Soft Washing vs. Pressure Washing

soft washing gutters on a roof

It’s surprising how dirty the siding, wood or brick of your home can get over the course of a year. Some of the most common stains include dirt or mud splatter, algae, mold and mildew. These types of stains will give your home an unkempt, uncared for look, regardless of if you invest a lot of time and maintenance into it.

Some of these materials, like dirt, don’t do much harm, but algae and mold can be damaging to your health and your home. They produce allergens and bacteria that can affect your family, and some, like algae, can even grow directly underneath vinyl or roofing material and enter your home.

As a professional pressure washing service in O’Fallon, we recommend that you have your home’s exterior cleaned once every 12 months. Spring is typically the most common time to do an extreme home washing, but you can do it any time throughout the year so long as the weather allows.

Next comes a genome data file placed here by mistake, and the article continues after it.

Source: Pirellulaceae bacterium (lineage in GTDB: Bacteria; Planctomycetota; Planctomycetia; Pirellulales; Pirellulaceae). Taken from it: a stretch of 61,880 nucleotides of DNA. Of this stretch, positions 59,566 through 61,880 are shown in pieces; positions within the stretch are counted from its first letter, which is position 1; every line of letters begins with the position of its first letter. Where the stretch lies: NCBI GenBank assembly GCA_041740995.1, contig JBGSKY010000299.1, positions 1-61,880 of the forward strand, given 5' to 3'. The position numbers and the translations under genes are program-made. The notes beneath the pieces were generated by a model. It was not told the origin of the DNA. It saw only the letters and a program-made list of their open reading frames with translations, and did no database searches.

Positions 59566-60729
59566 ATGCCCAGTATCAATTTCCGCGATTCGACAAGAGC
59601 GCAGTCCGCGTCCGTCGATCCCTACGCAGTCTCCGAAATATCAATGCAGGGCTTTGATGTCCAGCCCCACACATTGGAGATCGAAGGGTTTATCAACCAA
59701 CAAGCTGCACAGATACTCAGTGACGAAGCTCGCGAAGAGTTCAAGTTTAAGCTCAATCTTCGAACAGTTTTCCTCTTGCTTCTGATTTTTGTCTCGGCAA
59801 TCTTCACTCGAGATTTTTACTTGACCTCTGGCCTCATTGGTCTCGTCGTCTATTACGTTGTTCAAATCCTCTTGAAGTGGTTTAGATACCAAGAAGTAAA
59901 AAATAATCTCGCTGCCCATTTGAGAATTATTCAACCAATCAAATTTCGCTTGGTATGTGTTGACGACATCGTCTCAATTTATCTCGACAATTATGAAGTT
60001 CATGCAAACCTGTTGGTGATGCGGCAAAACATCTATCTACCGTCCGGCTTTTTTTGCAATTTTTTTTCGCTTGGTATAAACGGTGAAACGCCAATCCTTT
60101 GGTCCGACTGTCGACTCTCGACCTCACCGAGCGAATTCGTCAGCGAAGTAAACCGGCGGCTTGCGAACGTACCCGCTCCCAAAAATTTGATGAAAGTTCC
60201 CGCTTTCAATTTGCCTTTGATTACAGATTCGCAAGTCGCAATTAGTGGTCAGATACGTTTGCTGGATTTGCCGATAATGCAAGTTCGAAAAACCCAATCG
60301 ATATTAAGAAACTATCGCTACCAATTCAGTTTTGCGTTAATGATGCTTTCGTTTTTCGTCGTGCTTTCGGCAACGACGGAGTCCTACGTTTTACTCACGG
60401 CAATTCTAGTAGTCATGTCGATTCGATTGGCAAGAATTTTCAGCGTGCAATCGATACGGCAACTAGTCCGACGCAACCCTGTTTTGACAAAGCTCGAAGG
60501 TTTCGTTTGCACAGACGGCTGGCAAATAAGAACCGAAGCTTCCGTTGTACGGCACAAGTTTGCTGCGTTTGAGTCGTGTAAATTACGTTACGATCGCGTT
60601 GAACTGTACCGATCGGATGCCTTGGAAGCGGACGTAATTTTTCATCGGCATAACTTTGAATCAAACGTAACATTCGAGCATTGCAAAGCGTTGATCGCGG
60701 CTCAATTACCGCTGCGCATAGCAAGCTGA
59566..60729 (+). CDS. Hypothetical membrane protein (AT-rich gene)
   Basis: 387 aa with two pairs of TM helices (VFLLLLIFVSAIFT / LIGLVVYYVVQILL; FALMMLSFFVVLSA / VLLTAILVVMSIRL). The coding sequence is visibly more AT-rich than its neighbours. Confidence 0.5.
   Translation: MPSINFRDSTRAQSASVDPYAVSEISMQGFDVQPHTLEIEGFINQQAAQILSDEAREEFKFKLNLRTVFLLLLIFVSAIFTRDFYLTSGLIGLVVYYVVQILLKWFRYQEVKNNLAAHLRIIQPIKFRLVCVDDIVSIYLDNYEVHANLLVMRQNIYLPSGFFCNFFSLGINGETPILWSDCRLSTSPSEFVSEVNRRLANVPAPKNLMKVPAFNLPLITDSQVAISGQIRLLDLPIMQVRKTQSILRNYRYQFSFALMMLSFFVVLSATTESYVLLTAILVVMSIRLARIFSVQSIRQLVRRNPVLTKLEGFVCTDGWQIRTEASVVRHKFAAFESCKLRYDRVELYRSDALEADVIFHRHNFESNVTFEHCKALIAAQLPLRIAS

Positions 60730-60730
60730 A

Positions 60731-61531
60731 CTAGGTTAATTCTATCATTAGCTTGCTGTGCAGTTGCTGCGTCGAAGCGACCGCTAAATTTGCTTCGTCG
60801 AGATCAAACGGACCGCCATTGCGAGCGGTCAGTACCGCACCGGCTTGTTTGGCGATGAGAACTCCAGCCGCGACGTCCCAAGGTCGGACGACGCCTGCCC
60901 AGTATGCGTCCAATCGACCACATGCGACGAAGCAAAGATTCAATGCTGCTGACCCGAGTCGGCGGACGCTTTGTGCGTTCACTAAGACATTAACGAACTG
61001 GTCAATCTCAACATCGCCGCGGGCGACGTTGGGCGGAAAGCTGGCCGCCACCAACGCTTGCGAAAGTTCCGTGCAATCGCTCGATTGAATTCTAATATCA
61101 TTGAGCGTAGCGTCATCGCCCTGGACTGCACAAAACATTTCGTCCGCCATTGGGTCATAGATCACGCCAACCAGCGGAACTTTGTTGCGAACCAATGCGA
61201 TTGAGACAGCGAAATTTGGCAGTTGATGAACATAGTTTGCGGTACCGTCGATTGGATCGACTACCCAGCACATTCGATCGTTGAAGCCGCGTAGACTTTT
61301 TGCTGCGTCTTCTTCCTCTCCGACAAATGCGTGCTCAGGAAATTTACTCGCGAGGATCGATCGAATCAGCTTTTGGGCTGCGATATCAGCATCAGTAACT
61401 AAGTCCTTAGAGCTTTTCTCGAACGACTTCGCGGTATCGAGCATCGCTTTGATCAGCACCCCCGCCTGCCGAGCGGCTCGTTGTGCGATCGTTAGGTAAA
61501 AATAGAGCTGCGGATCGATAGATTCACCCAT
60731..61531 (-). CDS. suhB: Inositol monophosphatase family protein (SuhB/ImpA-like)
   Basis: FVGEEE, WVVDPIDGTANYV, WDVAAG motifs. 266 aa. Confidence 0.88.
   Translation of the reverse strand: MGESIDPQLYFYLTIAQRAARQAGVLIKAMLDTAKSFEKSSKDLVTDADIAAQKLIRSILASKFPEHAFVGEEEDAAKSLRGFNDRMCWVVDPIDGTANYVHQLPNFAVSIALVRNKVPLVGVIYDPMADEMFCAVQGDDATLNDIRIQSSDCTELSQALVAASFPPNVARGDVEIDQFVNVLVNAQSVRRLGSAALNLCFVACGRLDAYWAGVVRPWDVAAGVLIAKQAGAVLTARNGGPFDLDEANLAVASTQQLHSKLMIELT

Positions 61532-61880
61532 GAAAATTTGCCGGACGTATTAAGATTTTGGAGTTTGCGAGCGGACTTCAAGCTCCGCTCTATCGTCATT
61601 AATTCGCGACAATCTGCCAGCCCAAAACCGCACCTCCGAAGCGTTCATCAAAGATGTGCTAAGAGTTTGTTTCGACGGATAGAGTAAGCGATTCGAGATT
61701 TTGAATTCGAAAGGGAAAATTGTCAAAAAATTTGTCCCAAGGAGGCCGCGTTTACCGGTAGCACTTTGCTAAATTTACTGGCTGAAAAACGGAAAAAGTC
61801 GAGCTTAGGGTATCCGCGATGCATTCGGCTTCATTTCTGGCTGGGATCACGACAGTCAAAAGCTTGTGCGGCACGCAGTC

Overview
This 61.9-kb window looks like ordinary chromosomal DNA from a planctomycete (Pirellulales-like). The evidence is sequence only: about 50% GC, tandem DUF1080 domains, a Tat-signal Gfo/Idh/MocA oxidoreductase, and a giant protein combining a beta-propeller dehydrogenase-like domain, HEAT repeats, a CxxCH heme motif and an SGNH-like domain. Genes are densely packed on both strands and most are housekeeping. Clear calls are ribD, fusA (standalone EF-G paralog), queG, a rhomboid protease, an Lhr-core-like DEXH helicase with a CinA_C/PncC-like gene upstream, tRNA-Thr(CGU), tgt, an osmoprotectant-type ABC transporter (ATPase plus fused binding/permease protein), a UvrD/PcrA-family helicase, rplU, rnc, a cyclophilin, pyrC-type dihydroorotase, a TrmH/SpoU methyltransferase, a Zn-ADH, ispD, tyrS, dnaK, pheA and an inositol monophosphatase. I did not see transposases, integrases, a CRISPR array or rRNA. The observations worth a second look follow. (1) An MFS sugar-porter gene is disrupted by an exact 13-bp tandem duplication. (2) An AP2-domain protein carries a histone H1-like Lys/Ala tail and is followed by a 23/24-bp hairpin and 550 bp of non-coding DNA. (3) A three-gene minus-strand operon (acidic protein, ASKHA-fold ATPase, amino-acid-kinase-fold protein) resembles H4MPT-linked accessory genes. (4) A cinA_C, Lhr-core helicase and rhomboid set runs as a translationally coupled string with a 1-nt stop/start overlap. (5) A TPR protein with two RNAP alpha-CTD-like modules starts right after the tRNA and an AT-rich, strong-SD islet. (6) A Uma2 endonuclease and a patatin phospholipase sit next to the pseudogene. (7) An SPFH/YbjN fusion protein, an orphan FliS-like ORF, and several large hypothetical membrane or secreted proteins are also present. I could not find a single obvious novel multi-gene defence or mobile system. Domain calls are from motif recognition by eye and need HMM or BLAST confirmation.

All of the following surfaces need to be pressure washed from time to time:

• Vinyl siding
• Rock and stone
• Brick
• Concrete and asphalt

Power washing used to be the only method to properly clean vinyl, brick and painted surfaces. Now, homeowners have another option for exterior home cleaning: soft washing.

As the names suggest, one method is a lot gentler than the other one, but there’s more to it than that. Let’s look at the features of each to help you determine which one is best for your home.


The soft wash process uses less pressure than a typical pressure washer, hence the name. The maximum water pressure in a soft washing system is 500 PSI. This lighter spray is produced from a nozzle with a wider spray option, only slightly more powerful than a standard backyard lawn hose.

Soft washing uses a mixture of soap, bleach and water in some combination to eliminate organic matter from your home, roof and other exterior surfaces. The cleaning solution used in a soft washing system can also include algaecides and residual inhibitors to help stop further growth of these organisms in the future.